No One Can Touch Her

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“Don’t drink and fu.”

In this late era Judy Lee film, she stars as the confusingly-named Brother Blind, a name which scores only 50% for accuracy. She is indeed, largely unable to see, the result of a confrontation with the motley group of bandits who killed her father (Sit). Though even here, there is some confusion as to whether there are 13 of them, as an alternate title suggest, or 14 as the English dub mentions on several occasions. They’re certainly a random bunch, some of who are missing limbs or fingers, as well as two “giants” who aren’t very tall, and a “poison dwarf” who wields a blow-gun, responsible for Brother Blind losing her sight.

She becomes a nomadic alcoholic, roaming the country with her kid brother and stealing wine wherever she can – not that this impacts her kung-fu skills [the most common date for this, 1979, would put it one year after Jackie Chan’s classic Drunken Master, which inspired a host of imitators]. It turns out she’s not the only one to have suffered at the hands of the gang, who are out for revenge on Wang, the official who jailed their leader, Wolf Fang. To cut a long story short – and the film certainly doesn’t – Brother Blind teams up with Wang’s daughter, Mei Gwan (Sun), his long-lost son, Brother Mallet (Kam), who works as a carpenter, and a imperial bureaucrat with a fondness for pipe-fu, to stop the bandits after they have infiltrated a wedding.

This is almost completely mad, right from the opening credits which tells us the martial arts director was “King Kong.” Yet there’s a lot here to admire, with both Lee and Sun kicking butt in a variety of styles, for a director who knows how to show off the talents of everyone involved. The characterizations here are interesting too, with Brother Blind largely grumpy and irascible, rather than being heroic. The bureaucrat (who is never named) is worse still: basically an entitled and arrogant dick. Yet, when the chips are down, he doesn’t back off, and demonstrates his arrogance is not unjustified.

The film does contain the typical unfortunate stabs at comedy, which would have been much better left to Jackie Chan. Even if we allow for everything amusing in the dialogue having been lost in the dubbing, the physical stuff is no more entertaining. Fortunately, the martial arts on view, more than makes up for it. There are a huge range of different styles, courtesy of the dozen or more bandits and their various abilities, and the same goes on the side of the good guys, whose varying talents all get showcased. It even does an unexpectedly good job of dealing with firearms, their firing pins being surreptitiously removed by the bureaucrat. The prints floating round are desperately in need of restoration, however: a letterboxed and subtitled version might merit our seal of approval, especially if the plot then made more sense. This pan ‘n’ scanned, dubbed atrocity? Not so much.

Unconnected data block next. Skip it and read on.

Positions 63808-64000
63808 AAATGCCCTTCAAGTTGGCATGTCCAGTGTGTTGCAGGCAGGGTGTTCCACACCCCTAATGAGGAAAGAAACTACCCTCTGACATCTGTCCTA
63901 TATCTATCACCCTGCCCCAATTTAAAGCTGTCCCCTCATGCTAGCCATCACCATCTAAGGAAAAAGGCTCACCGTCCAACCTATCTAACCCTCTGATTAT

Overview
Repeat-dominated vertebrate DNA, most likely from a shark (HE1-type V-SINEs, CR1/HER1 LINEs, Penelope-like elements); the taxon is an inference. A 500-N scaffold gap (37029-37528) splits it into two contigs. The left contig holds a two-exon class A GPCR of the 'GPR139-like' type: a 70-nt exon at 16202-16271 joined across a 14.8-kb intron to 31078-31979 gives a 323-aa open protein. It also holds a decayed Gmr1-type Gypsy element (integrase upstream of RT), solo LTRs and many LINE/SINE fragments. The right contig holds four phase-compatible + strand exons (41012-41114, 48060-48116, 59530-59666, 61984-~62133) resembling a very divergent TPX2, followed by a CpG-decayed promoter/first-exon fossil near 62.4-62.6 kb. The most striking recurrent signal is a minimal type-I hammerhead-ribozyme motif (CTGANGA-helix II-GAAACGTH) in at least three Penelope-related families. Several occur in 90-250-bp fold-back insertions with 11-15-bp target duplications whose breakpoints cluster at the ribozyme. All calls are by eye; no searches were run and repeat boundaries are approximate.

Dir: Ting Shan-Hsi
Star: Judy Lee, Sun Chia-Lin, Kam Kong, Sit Hon
a.k.a. Against the Drunken Cat’s Paws, 13 Evil Bandits, Revenge of the Lady Warrior or Flying Claw Fights 14 Demons

The Golden Cane Warrior

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“I guess Golden Cane Training Montage wouldn’t be as marketable.”

Veteran martial arts guru Cempaka has been training her four students, the children of other gurus she defeated, for years. It’s time to pass on the ultimate move, and the titular artifact which goes with it. She selects Dara (Celia) as her heir, but before Cempaka can bestow the necessary knowledge, she is attacked by Biru (Rahadian) and Gerhana (Basro), two of the students passed over for Dara. In the ensuing fight, Cempaka is killed and the cane stolen by Biru. The injured Dara is found and nursed back to health by the mysterious Elang (Saputra), a man with a murky past and no shortage of his own skills. Biru and Gerhana frame Dara for the death of their mistress, and use the cane’s power to take over the local area. Can Dara track down the last living practitioner of the Golden Cane style, and learn the skills necessary to defeat her fellow students?